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Recycling Reptiles

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Posted: Saturday, November 11, 2017 12:30 am

   Just how the original population of Tegu lizards was introduced into the wilds of Florida is somewhat of a debate but my expert sources tell the story of an importer releasing thousands of Black and White Tegus from Argentina in South Dade prior to 2005. 

   Others discount that story as hearsay and blame pet owners who tired and released their unwanted creatures. Regardless of the original source of these now wild critters, all agree they are multiplying at an uncontrollable rate, posing a major threat to much of the natural wildlife in sections of Florida. 

   Unlike pythons who feed on large prey like alligators and raccoons, Tegus eat some small rodents but devour all types of eggs ranging from birds, turtles, alligators and more thus wiping out whole generations at a time instead of just one victim.  With an estimated 20 to 40 thousand of these reptiles roaming free, one can only imagine the havoc they render on our eco system.

   At 4-foot maximum, the Tegu does not pose a threat to human life but beware, its can deliver a bone crushing bite to a hand.  On the “other hand” Tegus can become a docile pet once a trusting relationship is established. According to trapper Rodney Irwin, tegus are extremely intelligent making them great pets.  They are special animals and like to be handled unlike snakes.”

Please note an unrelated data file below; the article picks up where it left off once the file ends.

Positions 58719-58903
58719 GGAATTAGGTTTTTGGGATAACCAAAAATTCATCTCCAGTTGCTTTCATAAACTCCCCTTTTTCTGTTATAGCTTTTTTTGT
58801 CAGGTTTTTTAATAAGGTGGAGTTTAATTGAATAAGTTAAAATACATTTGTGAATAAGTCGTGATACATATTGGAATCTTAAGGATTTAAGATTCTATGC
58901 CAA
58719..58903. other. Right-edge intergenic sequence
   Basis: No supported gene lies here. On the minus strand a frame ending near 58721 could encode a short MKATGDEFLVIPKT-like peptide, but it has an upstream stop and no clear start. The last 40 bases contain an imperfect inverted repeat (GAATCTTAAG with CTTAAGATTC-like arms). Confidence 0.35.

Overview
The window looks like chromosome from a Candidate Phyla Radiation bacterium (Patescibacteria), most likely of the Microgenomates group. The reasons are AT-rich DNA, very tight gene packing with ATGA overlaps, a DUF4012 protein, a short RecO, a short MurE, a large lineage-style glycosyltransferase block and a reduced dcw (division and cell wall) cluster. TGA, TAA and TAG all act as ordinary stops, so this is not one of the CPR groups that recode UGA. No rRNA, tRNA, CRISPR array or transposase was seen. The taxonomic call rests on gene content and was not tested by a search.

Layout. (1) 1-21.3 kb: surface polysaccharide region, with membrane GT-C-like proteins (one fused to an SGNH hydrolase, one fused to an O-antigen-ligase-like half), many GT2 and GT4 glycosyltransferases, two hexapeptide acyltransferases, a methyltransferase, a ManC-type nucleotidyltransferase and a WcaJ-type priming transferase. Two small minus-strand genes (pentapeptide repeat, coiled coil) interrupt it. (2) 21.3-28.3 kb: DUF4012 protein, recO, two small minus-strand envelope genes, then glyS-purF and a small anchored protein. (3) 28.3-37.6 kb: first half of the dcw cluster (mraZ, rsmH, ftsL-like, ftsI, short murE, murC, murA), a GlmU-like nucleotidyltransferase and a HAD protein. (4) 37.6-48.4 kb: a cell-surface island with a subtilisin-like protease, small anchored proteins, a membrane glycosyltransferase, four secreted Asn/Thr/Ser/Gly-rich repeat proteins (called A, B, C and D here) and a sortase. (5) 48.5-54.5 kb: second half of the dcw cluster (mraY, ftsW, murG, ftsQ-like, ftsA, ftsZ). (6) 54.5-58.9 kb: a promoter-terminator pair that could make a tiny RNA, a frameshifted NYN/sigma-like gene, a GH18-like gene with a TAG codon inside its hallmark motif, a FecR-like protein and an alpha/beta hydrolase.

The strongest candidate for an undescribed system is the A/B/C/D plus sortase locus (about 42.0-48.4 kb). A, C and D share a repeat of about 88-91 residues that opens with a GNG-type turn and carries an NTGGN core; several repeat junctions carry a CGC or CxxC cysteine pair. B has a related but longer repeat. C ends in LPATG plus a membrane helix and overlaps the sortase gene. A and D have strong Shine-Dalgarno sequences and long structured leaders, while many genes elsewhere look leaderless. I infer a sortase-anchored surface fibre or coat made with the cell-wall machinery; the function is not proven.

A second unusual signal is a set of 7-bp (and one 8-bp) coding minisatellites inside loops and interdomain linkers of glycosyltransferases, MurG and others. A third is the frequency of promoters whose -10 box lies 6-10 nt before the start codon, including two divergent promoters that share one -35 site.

Knowing the threat these lizards pose on our natural wildlife seems to be understood by all however, what to do to control the problem is subject to debate.  The State of Florida has issued licenses to trap these reptiles.  Since they are an invasive species, they can be killed.  Again, enters Rodney Irwin, a trapper with a heart, who houses over 280 captured Tegu.    

   Every day, under impeccable conditions, Rodney waters and feeds his detainees a mixture of exotic fruits and ground meat, but why?  Well, take about 15 minutes and google his name for one of the best internet presentations I have ever seen.

   Rodney owns and operates Tegusonly, a company that sells what I call “recycled lizards.”  He has been catching these reptiles for 4 years and claims to have trapped about 1,800 of them. Operating within the law that allows people to obtain permits to keep these lizards his company has sold about 1,300. Why not? After all they do make good pets.

   Rodney goes on to say, “Nearly all sales are made out of Florida and if turned loose would not survive winter.” When asked what are some of the drawbacks to being a “Tegu Trapper” Rodney replied, “unlicensed poachers.  Recently had 25 of my traps stolen.”

  Rodney predicts that in the near future the tegu population could swell “to between 60 to 80 thousand.”  With such a small amount being trapped, I suggest everyone take a trip to Flamingo or another part of Everglades National Park.  Catch some pictures of native wildlife, perhaps egrets, sparrows, turtles, alligators or crocodiles.  Do it soon before pythons, tegus and other foreign reptiles devour the wildlife we know making our parks Jurassic.  

Photos: Shot at Tegusonly in Homestead

(SDNL)

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